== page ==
Sunscreen labels don’t always tell the truth

When it comes to sun protection, everyone knows it’s essential to wear sunscreen in order to protect your skin. But when it comes to purchasing sunscreen, doctors want to make sure you know what you’re buying.

The most important aspect on sunscreen labels is the UVA and UVB protection. Brian Fulcher, Pharmacy Manager at Realo Discount Drugs, says the first thing to look for on the package is the UVA and UVB coverage. “UVA rays are typically the rays that we’re worried about to cause things like aging of the skin, and skin cancer. UVB rays are short rays. They’re the ones that vary in intensity during the day, and they’re the ones that we worry about when getting burnt.”

Dr. Chuck Phillips, Dermatologist and Division Chief at Brody School of Medicine, encourages everyone to look at the labels for the SPF listed. “SPF stands for Sun Protection Factor. But you don’t really need SPF that’s higher than 30. The 90 is loosing strength. 15 is the minimum anyone should use, but anything over SPF 30 is not going to do much more. However, no matter the SPF you use, you really need to reapply every couple of hours.”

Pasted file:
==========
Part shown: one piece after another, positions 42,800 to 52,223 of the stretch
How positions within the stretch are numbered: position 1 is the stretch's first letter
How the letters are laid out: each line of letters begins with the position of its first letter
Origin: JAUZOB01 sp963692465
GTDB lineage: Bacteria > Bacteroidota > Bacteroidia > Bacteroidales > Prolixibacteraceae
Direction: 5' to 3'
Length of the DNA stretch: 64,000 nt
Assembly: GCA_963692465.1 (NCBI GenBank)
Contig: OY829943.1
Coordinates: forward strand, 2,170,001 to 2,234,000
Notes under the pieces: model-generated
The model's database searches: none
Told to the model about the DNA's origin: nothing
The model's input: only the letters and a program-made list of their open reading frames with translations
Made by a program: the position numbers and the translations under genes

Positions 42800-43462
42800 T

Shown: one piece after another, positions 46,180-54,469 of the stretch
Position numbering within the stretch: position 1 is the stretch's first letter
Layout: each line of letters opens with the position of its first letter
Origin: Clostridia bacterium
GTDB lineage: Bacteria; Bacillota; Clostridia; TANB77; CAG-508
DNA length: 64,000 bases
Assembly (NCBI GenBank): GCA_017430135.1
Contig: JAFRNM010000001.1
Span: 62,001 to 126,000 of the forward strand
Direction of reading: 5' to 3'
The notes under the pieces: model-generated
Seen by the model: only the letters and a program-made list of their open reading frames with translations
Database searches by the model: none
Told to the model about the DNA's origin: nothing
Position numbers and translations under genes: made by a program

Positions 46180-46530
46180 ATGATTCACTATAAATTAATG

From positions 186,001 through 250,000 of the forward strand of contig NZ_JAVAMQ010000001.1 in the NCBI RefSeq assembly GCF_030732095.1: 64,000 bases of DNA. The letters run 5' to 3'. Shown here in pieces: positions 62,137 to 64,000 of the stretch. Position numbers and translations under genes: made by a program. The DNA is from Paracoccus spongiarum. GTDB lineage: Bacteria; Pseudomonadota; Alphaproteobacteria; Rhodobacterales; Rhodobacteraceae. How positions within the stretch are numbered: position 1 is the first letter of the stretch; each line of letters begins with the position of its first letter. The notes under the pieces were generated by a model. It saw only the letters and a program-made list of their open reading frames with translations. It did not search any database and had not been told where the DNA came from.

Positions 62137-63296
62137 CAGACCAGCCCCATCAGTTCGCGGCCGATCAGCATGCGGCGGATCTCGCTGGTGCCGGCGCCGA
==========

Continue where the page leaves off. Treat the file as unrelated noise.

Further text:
Another tip: before you buy your sunscreen, make sure you’re actually purchasing what’s being advertised. Consumer Report tested 34 sunscreens to determine if they deliver the SPF that they promise, but almost a third of the sunscreens actually had SPF’s below what was being advertised.

Banana Boat Sport Spray claimed SPF+, but tests confirmed the SPF only averaged an SPF 24. Powerstay Technology listed SPF 100, but only delivered SPF 36. And CVS Baby Pure & Gentle SPF 60 Lotion actually tested as SPF 18.

Consumer Report rated three sunscreens as the “Best Buys:”
No-Ad Sport Lotion, $10.00
WalMart’s Equate Sport Continuous Spray, $8.00
Ultra Protection Lotion, $9.00

Whether you’re at the pool or laying at the beach this summer, you’re (hopefully) going to be wearing sunscreen. Make sure that before you apply, and re-apply, you check your labels before soaking up the rays.

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